NICK SCHWIEN â ¢Â Hays Daily News Taylor Velasquez drives his 360 sprint car through turns three and four Aug. 31 at RPM Speedway in Hays.
There are no small dreams, just ones drivers aren't able to chase at times.
But finding solid footing to begin that pursuit is crucial -- just ask sprint car drivers.
In its seventh year, the United Rebel Sprint Series based in Oberlin has provided younger drivers an opportunity to get their feet wet in the racing world while learning the ins and outs of the sport.
The URSS is a 305 sprint car series that provides a cheaper alternative to the 360 sprint car series in the nation.
That doesn't mean it's lacking in action or excitement, and that definitely doesn't mean a driver can't hone his skills to prepare for the move up to the 360 ranks.
"It just gets you into sprint car racing," said Liberal's Ty Williams, who won the URSS national title in 2010. "A sprint car is a sprint car, but the difference between a 305 and a 360 is enormous, just like going from a 360 to a 410 is a bigger difference.
"But it teaches you the basics. ... It teaches you how to race, racing maintenance."
Williams has 17 career victories in the 305 class, including 10 during his championship run two seasons ago.
The last few seasons, he's spent time competing in the 305 and 360 classes. Frequent motor problems -- four engines in eight races -- hampered his ability to compete in more NCRA and ASCS 360 events this season.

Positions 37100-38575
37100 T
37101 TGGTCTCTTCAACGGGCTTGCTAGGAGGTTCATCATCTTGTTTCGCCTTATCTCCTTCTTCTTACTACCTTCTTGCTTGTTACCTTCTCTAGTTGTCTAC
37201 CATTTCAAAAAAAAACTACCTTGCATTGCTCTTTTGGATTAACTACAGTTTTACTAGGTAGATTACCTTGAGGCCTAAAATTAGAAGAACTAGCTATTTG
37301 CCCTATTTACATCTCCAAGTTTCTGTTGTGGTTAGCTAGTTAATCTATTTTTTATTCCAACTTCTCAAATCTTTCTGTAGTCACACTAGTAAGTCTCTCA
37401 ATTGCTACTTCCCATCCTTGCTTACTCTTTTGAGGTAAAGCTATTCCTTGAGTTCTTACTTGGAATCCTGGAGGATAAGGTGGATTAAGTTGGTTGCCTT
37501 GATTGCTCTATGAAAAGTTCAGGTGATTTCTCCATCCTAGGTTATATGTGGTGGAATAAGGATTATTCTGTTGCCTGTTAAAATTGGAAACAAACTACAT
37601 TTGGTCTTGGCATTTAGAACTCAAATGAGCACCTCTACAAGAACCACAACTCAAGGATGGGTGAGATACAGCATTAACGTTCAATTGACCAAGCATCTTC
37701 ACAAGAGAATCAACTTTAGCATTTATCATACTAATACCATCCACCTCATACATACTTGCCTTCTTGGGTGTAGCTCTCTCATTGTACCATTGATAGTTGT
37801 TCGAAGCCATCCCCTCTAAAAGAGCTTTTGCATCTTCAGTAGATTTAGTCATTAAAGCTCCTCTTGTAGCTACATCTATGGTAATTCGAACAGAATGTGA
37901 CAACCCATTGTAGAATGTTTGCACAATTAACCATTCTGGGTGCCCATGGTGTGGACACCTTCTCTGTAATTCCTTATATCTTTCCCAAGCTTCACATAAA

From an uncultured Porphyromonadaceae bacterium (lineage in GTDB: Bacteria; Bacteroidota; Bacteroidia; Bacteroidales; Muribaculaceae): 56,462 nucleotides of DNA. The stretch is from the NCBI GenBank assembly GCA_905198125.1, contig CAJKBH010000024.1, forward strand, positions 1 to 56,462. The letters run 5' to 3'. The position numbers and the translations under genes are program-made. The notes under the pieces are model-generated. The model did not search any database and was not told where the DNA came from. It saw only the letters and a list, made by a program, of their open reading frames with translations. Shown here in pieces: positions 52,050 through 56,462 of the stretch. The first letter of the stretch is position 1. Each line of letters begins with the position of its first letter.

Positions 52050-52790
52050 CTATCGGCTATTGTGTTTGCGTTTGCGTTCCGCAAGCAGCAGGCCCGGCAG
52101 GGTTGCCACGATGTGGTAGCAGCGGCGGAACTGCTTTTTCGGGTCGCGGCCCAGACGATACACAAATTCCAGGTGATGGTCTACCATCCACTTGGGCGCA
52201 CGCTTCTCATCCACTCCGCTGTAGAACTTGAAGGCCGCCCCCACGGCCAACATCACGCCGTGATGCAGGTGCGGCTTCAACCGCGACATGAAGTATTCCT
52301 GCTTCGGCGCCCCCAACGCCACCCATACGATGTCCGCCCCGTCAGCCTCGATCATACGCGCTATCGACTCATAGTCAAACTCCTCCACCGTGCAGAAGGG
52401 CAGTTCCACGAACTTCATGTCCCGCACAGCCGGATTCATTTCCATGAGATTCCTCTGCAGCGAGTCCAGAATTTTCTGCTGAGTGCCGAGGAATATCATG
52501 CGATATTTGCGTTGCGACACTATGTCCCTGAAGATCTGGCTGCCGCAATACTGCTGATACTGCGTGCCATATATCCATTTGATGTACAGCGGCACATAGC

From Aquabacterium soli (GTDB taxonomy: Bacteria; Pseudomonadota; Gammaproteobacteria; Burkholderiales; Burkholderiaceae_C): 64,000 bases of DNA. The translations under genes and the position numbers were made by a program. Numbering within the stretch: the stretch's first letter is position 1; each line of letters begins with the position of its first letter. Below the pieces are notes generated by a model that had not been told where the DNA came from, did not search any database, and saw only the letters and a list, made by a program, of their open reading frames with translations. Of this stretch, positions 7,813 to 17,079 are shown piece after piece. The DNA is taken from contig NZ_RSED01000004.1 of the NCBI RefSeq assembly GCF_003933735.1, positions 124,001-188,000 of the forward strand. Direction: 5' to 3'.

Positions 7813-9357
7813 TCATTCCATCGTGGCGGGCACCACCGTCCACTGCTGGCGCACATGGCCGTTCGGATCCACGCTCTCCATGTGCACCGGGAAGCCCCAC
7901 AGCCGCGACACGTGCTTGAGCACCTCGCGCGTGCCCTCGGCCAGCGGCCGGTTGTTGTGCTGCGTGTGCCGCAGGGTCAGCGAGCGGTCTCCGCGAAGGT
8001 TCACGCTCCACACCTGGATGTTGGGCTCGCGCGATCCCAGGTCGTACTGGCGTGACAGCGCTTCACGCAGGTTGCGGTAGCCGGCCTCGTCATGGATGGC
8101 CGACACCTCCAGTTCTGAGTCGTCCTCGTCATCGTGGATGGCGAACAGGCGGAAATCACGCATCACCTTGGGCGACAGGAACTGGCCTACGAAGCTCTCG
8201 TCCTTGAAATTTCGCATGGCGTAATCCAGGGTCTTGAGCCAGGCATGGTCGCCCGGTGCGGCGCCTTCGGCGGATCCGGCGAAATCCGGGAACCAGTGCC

He won both nights of the URSS Wheatshocker Rebel Nationals in July at RPM Speedway, including a $2,000 payout the second night of the event.
Normally, winning a URSS feature is a $400 payout.
"It gets people into racing," Williams said. "Not everyone is able to afford to go 360 racing because of the travel. ... If you want to get good at the 360 deal, you have to travel quite a bit."
A few nights during the racing season, both 305 and 360 sprint cars race at the same track -- with the 305s serving as a supporting class to the faster 360 class.
Some drivers have tried to race both divisions in the same night in separate cars.
But jumping back and forth from the two isn't easy. Nor is it easy to make the leap season to season.
Taylor Velasquez, who cut his teeth in the URSS, has made the leap into the larger class the past few seasons. In one of the first races during the 2009 season, Velasquez drove in both classes at Dodge City Raceway Park.
He won that night's 305 feature, then wrecked his 360 during the subsequent feature, breaking his arm.
"It definitely helps your reaction time out a lot," the Turpin, Okla., driver said about the 305 class. "And it helps with the way you look around. Then again, you have more time to look at that stuff. One thing you have there is more reaction time."
The 360 class carries a higher rate of speed, much like the 410 class -- with the biggest-name division the World of Outlaws -- carrying higher speeds than the 360 division.
Payout for the 360 class also is greater than the 305 classes in the state. Motors are much more expensive in the larger class, as well.
That means sponsors are at a premium.
"I'm getting more and more support from sponsors," Velasquez said. "I'm starting to get my name established nowadays. We're about to upgrade our trailer and do more traveling. I don't have a win in the 360 yet, but it will come soon."
The URSS season wrapped up Saturday at DCRP, with Brian Herbert winning his second national title. He is the first two-time winner in the series' history.
The state's most recognizable 360 class, NCRA, has two shows remaining this season. On Saturday, 81 Speedway in Park City hosts the 360 sprinters, while their season ends Oct. 20 at Kansas State Fairgrounds in Hutchinson.
Quinter's C.J. Johnson leads the NCRA points race as he tries to win consecutive national titles in the class.